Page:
Home Global News Iran to Embark Upon the Chabahar Rail Project Sans India

Iran to Embark Upon the Chabahar Rail Project Sans India

Iran to Embark

Iran to Embark

Situated on the Gulf of Oman in the south-eastern part of Iran, Chabahar Port holds immense strategic importance in the geopolitical landscape. The port provides an alternative trade route between Afghanistan and India, bypassing Pakistan. In the year 2018, India and Iran signed an agreement to develop the Chabahar  Port.  Back in 2016, India had begun supplying rail tracks to Chabahar in order for the Chabahar-Zahedan railway line to be built for which the Indian Railways Construction Ltd (IRCON) had pledged to provide Iran with all the superstructure services, worth around $1.6 billion, including $400 million worth of steel.

The Chabahar agreement was signed with the Iranian President Rouhani and Afghanistan President Ghani, during Prime Minister Narendra Modi’s visit to Tehran. This deal with Iran was signed by India as an investment in the Chabahar port and the  industries in Chabar Special Economic Zone; it being a part of the trilateral ab-greement between India, Iran and Afghanistan to develop and build a different transit route for trading purposes to Afghanistan and Central Asia. The twelve MoUs signed between India and Iran in May 2016, centered around the Chabahar port.

The supplies kept getting delayed from India’s end owing to the sanctions imposed on Iran by the US. Even though the sanctions were eased by Washington in view of the Chabahar rail project, the difficulty in finding resource suppliers kept India from giving a head start to the project despite several site visits by IRCON. Iran had also invited China and Pakistan to contribute to the project before approaching India, but the proposal did not receive any response. Recently, the tables have turned as Iran announced that it plans to move ahead with the construction work without India.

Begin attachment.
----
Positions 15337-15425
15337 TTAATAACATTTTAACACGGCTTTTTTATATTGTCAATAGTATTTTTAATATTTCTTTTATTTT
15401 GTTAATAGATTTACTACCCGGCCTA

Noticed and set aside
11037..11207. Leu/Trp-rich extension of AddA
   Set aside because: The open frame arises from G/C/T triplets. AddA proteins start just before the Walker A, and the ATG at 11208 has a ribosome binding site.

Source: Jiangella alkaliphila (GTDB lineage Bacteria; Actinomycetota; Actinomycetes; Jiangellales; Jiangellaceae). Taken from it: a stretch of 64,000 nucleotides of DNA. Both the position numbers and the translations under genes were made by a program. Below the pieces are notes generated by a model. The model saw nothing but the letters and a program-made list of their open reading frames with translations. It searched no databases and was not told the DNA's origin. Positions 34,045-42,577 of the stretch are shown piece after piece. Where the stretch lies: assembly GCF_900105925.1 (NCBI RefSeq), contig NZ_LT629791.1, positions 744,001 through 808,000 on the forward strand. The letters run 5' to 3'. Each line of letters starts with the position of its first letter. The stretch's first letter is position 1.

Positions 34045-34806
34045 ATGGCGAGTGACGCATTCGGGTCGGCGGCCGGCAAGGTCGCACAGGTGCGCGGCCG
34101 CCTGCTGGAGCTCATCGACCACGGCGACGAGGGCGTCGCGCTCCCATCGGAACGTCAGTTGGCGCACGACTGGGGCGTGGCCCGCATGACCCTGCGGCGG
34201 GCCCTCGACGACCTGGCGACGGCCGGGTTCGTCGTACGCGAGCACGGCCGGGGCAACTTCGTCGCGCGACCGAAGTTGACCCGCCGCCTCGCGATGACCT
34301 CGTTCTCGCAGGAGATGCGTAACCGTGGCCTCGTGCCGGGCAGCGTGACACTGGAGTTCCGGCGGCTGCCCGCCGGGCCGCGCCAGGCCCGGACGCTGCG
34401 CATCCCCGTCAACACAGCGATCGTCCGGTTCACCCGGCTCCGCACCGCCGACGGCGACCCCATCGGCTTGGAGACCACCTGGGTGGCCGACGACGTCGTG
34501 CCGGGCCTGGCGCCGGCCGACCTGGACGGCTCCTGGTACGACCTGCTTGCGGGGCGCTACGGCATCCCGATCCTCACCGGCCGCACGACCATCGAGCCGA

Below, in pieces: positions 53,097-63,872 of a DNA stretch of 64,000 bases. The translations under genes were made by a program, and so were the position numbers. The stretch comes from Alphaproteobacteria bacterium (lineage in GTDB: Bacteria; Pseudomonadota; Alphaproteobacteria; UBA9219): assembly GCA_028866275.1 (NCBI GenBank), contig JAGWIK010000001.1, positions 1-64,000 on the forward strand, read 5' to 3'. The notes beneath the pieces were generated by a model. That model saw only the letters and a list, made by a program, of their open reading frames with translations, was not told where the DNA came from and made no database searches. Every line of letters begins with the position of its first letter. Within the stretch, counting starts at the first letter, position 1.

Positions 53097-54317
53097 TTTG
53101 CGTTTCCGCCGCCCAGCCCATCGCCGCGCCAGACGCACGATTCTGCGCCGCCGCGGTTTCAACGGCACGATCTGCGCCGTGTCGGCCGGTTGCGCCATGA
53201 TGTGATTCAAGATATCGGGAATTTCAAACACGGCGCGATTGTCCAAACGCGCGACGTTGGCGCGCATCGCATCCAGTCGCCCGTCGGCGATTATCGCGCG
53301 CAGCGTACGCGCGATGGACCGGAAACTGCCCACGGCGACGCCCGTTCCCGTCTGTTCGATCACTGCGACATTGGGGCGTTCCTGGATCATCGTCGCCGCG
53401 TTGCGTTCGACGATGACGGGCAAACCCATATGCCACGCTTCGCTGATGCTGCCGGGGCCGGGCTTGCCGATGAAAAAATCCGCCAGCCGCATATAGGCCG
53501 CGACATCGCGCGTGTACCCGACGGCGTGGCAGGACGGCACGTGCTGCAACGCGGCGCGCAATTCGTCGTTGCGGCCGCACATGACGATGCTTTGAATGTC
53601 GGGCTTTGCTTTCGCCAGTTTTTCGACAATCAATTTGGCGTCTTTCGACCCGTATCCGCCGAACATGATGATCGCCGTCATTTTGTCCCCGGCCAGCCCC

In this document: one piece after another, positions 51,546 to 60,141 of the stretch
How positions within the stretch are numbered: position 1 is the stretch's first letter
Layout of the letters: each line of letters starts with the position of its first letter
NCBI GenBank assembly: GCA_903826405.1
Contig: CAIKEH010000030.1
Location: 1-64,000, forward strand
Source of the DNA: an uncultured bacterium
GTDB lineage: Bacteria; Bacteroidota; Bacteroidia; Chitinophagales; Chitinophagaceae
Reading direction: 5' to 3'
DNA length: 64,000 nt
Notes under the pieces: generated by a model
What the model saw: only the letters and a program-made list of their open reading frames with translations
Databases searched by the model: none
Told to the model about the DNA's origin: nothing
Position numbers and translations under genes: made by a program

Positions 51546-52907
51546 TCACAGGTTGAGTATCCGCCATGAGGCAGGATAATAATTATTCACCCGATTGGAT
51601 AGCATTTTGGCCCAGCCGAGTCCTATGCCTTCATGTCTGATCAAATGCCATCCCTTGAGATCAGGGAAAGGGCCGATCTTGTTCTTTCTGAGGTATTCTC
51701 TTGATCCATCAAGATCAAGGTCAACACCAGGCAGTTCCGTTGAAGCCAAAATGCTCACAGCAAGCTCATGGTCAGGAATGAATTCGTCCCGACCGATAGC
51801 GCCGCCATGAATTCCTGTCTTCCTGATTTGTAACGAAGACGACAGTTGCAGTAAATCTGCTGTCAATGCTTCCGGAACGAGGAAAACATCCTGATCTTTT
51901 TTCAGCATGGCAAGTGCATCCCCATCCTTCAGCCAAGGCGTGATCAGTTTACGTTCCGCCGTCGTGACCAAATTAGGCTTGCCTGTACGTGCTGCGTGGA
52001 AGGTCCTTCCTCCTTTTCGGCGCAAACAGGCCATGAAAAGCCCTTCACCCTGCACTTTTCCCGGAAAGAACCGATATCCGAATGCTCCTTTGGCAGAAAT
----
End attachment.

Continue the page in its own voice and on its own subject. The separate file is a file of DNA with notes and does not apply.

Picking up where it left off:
What is more critical is the fact that this news comes in the wake of a massive 25-year financial and security collaboration with China worth $400 billion. In return, China would be offered uninterrupted Iranian gas and oil supplies for the span of 25 years amongst other infrastructural and transportation facilities at the port, according to the 18-page “Comprehensive Plan for Cooperation between Iran and China”, which Tehran and Beijing are about to set the seal on. Mohammad Eslami,  Iranian Transport and Urban Development Minister, inaugurated the  track-construction undertaking for the Chabahar-Zahedan line last week.

The Iranian Railways would be utilising approximately $400 million from the Iranian National Development Fund and has proposed to complete the project by May 2021. This brings a severe strategic blow to India as the reports also claim that Iran has offered China facilities in the Chabahar duty free zone and  the Bandar-e-Jask port 350km away from Chabahar. Jask’s location, which is right ahead of the Strait of Hormuz  (in proximity to Iran’s border with Pakistan and one of the world’s most strategically significant choke-points) makes its access all the more geopolitically important. This increases the possibility of Beijing trying to extend its influence along Iran-Pakistan coast. Though the concerned Indian officials said that India would join the project at  a  later stage, China’s roomy participation in the project potentially jeopardises India’s strategic ties with Iran and opens up multiple possibilities for China to strengthen its military footing in the region, making China’s access to Central Asia and the Middle-East.